Such moments have happened infrequently as I grew up. A hole has been filled by my experiencing a superb exhibition of Piet Mondrian’s work.

And another by discovering the work of Brassai.

A couple of years ago it happened again. You see, it’s their rarity that makes them special. I had decided that I wanted to “study” the work of Miles Davis, who I reckon, in modern parlance, was a genius. I bought the ultimate biography by Ian Carr and set about reading it whilst stopping off to listen to each album in chronological order. I would stop reading – listen – and move on.  I had reached 1970 in his oeuvre (though I was listening about 2007). “Bitches Brew” had come and gone and I had reached “A tribute to Jack Johnson” .

I was driving to work and decided to play the cd for the first time, loudish, as was my wont. Woh, from the very beginning, I mean that, “Right Off”, I was stunned. I thought it was brilliant. I reached work, pulled into the car park, and sat and listened to the rest. (We were on flexitime so it was okay, though my colleagues wondered why I had parked up and not gone into the Office.) Sometimes you just have to stop the World. And something happens. Enriched. Hole filled. Now it sits there, quietly in the back of my mind, smirking.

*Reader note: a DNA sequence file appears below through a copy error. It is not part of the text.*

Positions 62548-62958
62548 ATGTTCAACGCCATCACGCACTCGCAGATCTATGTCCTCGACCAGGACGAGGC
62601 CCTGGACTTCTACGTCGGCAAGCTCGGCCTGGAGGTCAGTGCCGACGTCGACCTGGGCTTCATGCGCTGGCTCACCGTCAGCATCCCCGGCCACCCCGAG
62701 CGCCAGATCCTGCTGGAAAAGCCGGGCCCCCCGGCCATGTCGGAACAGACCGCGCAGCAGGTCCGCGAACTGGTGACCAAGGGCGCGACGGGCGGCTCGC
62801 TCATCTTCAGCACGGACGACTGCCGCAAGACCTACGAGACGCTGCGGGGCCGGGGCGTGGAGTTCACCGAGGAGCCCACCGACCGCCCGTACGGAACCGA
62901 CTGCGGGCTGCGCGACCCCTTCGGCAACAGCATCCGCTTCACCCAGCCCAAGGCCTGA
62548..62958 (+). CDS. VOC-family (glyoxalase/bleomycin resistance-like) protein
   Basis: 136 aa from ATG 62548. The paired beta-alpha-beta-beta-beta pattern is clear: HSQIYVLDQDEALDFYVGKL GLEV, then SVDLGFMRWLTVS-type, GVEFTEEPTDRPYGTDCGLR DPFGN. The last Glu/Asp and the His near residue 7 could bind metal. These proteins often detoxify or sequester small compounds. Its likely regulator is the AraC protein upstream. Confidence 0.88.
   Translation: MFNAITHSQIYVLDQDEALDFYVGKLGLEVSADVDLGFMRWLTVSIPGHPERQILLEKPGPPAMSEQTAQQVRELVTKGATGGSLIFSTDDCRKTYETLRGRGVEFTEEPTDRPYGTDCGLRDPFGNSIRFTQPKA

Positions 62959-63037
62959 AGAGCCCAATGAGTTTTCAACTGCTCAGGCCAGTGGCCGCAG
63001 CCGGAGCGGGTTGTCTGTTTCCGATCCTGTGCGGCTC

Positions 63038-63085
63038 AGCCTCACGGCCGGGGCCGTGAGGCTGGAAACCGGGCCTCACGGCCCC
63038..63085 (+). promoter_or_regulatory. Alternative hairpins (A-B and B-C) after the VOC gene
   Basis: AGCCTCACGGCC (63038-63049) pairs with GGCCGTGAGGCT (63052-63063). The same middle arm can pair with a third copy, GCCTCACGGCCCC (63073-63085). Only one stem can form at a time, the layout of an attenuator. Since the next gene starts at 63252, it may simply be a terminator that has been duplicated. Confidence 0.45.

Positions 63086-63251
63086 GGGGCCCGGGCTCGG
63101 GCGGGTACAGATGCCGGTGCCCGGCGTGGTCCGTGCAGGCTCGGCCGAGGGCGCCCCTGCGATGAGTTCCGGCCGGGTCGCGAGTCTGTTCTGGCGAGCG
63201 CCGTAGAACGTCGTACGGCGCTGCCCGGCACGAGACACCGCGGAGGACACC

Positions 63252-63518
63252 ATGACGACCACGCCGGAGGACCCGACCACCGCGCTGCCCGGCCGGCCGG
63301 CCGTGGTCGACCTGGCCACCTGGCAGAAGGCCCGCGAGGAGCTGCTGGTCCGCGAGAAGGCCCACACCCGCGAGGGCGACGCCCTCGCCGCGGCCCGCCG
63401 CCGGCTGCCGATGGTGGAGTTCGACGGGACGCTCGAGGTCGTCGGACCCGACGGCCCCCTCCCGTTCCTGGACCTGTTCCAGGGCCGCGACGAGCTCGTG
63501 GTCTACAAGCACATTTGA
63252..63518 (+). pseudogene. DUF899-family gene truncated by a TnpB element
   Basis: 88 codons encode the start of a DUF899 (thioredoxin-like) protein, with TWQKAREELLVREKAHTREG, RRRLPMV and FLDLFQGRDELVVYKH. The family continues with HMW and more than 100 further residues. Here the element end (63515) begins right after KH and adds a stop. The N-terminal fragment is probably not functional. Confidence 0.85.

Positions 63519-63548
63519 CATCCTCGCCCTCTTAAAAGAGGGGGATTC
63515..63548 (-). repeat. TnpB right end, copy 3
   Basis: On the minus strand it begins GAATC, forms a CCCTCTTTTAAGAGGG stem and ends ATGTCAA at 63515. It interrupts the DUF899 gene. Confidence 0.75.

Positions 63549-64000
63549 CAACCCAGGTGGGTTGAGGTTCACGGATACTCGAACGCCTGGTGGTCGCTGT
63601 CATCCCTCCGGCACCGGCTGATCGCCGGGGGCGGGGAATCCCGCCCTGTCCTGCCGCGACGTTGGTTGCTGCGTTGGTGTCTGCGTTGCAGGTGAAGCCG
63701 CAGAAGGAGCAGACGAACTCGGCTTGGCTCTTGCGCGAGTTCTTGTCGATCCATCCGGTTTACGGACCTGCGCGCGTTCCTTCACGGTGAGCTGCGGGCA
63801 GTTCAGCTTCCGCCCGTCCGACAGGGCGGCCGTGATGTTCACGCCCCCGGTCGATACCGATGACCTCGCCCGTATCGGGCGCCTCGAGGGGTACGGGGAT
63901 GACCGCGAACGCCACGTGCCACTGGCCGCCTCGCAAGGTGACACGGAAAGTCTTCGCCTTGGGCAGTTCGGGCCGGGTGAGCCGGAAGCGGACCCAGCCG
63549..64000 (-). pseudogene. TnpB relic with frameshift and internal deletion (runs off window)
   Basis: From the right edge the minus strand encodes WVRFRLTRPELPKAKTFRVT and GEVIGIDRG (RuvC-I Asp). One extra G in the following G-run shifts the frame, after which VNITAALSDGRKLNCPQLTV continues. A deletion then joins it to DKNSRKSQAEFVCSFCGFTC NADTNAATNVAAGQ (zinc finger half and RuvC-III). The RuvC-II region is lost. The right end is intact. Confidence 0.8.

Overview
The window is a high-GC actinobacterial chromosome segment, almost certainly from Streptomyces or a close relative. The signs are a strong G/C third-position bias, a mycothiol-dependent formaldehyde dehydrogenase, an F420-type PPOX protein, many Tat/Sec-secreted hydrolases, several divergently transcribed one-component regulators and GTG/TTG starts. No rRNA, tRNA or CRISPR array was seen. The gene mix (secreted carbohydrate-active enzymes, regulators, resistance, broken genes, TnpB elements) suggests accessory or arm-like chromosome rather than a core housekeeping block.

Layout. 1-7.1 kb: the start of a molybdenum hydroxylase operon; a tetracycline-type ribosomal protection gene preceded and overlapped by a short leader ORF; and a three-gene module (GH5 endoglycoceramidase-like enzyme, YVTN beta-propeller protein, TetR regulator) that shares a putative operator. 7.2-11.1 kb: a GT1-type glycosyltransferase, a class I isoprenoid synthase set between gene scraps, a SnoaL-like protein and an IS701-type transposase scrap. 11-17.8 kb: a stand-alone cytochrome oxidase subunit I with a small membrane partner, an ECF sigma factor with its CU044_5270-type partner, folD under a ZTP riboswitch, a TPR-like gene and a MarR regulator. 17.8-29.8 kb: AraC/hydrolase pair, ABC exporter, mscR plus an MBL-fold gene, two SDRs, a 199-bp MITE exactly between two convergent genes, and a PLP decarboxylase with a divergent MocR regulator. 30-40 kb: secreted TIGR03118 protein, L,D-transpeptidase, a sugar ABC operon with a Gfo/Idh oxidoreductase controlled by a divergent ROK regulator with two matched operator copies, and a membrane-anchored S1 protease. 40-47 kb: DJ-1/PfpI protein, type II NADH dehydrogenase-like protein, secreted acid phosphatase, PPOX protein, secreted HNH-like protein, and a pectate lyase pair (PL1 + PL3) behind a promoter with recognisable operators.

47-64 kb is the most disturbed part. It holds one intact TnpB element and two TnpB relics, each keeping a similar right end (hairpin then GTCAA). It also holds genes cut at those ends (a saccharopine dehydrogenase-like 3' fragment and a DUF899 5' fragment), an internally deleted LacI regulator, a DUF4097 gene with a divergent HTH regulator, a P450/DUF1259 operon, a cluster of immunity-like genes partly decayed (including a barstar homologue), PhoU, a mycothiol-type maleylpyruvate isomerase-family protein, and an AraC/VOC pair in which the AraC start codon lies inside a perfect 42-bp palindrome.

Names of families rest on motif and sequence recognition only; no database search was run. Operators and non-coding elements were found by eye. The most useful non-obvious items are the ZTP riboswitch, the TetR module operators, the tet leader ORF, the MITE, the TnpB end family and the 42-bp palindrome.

21 thoughts on “It sits there, in my mind, smirking….

  1. Very nice post Mr Monkey, I now find myself thinking about my own such ‘aha!’ moments……
    Music and art are up there in your scheme of things, I see 🙂
    Loved the last paragraph. And the title of course!